One Telegram channel used by a small but diverse group of John’s friends initially spoke of grief and distress at John’s death. Over the next couple of days, the sentiment changed to one of anger and possible revenge. For most on the channel the comments were empty rage and hollow threats. They were venting and verbalising their despair at John’s senseless killing. Nothing that was posted was ever acted on, and the few names that were mentioned in the chat were never harmed.
Within a month of John’s death, the individual who set up the Telegram channel instigated an assault which the police subsequently called a revenge attack. The victim had not been mentioned in the Telegram chat. There would be a second assault on a second victim in December by two other users of the channel. Like the first, the second victim had never been spoken about in the chat. Both attacks were violent, involving machetes and the use of a car as a weapon.
It appeared the two attacks were unrelated to the Telegram channel as neither had ever been referenced or included in any of the chats. The police thought otherwise and by April 2021 they arrested ten young males who had used the channel.
The Super Court
In March 2022, the ten appeared in Manchester’s ‘super court,’ a £2.5 million purpose-built facility designed to hold gang related trials. The inside is three times the size of a usual courtroom and allows for trials with up to 12 defendants. It’s a space that proudly and deliberately announces the largeness of the law and its licence to intimidate.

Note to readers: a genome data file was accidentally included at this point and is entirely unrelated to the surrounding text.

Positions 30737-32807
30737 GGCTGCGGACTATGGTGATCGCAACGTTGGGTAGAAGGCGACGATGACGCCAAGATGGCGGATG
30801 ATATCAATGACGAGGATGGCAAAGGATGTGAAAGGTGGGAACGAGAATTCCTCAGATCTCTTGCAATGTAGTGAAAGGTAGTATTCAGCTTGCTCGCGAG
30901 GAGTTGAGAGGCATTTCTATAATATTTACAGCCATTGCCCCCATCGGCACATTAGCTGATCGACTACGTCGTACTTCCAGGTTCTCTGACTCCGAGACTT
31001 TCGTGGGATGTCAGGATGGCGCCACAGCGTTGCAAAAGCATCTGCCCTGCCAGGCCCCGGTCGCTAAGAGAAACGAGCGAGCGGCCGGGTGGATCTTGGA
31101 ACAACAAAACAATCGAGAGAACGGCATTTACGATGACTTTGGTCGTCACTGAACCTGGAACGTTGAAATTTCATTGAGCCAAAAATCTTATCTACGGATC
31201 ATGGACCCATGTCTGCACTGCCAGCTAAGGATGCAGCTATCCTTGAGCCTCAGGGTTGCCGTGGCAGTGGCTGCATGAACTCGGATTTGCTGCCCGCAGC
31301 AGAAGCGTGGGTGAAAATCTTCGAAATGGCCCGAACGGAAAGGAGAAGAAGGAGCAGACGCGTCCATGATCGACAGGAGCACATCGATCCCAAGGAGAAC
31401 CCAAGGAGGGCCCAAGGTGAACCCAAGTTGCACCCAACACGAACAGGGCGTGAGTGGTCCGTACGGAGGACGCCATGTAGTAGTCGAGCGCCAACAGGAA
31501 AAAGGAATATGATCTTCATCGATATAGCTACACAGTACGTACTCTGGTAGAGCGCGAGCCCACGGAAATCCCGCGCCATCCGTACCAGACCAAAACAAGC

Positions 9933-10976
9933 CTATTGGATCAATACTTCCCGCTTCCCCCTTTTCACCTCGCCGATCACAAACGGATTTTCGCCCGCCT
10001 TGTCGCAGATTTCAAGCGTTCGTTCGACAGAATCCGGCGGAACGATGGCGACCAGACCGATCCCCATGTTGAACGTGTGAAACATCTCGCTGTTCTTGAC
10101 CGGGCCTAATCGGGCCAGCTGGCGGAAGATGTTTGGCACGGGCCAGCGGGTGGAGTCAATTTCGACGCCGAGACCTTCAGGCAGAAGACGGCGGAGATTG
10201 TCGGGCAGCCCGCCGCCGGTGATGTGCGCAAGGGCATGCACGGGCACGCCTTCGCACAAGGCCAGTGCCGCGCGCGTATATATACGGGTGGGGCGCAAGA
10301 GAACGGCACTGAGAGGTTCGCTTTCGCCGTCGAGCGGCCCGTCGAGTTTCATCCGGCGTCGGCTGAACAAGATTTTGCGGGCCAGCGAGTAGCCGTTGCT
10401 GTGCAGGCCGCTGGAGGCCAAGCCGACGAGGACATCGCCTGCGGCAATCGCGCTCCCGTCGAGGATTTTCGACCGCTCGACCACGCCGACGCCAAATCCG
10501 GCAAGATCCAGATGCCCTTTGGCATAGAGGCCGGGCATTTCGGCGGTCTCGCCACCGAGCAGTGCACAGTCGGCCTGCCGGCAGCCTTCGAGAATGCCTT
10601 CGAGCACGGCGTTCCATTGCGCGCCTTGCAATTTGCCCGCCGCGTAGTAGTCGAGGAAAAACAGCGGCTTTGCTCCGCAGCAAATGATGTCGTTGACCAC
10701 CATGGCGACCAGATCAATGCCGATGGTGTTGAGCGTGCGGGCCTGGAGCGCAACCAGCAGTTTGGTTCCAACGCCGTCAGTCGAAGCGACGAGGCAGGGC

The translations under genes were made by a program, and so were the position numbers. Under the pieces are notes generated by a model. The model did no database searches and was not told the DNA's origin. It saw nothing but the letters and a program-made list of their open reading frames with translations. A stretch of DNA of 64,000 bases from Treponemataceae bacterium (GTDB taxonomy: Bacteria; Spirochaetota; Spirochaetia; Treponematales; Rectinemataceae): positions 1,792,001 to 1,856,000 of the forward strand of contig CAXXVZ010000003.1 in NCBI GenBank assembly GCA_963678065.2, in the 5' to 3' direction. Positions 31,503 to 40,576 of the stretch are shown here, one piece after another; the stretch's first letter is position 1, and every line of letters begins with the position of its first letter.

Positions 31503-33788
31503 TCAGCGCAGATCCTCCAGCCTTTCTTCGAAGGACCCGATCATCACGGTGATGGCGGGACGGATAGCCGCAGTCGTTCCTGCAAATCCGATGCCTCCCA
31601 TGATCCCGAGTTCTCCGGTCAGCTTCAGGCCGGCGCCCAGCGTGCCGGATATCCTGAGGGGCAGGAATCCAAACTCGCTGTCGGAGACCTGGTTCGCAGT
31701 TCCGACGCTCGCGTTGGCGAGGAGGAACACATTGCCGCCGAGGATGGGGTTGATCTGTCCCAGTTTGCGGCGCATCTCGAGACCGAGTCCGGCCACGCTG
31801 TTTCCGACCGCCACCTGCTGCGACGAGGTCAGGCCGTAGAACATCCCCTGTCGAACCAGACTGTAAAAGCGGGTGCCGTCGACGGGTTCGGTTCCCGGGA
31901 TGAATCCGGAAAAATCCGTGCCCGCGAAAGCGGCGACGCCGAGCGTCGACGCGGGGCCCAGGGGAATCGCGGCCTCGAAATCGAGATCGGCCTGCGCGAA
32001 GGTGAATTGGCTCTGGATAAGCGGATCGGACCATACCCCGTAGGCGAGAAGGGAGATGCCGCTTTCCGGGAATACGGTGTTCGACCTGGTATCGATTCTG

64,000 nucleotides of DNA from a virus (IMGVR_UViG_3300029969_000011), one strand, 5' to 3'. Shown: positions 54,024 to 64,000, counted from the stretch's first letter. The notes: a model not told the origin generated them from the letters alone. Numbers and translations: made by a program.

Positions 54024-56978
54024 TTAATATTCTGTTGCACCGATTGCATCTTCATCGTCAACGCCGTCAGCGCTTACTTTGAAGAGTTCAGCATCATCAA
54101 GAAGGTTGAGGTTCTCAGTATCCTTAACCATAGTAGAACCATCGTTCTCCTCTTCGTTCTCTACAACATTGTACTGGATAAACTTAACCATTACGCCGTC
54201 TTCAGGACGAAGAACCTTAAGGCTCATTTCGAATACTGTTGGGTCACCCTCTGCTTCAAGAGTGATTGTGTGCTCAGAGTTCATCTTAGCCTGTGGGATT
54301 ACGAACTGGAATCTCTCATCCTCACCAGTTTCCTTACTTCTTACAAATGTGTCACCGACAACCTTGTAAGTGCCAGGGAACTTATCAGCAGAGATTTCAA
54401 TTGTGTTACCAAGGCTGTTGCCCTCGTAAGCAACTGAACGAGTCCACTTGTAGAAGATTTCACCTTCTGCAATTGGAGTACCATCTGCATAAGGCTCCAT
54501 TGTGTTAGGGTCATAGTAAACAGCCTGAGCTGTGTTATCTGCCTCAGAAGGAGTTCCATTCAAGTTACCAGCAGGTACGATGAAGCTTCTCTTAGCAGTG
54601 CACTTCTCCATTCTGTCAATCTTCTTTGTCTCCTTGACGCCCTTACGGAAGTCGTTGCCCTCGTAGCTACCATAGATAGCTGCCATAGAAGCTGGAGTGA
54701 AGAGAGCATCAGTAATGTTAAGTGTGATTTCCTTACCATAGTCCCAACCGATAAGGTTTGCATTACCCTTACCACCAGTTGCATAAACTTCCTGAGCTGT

Marking its opening in September 2021, Courts Minister Lord Wolfson QC declared the super court “will get gang-related suspects in front of judges quicker – sending a message to would-be criminals that the justice system stands ready to hold them to account.”
The building is testimony to the government and law enforcement’s obsession with the ‘gang’ construct, and their overzealous, on occasion illogical, application of it. Knowing the gang construct is heavily racialised and highly discriminatory in nature we are left wondering how balanced the scales of justice are in a building that is so overtly politicised.
The ten on trial were young Black men. Some had never met each other. They were loosely connected through schools and church and music, but primarily through a grief-fuelled Telegram channel that was active for less than a month. Two of the accused spent a mere fourteen and twenty minutes respectively on the channel, contributing twenty-two messages out of 345 between them. One had been prescribed antidepressants as a result of John’s death.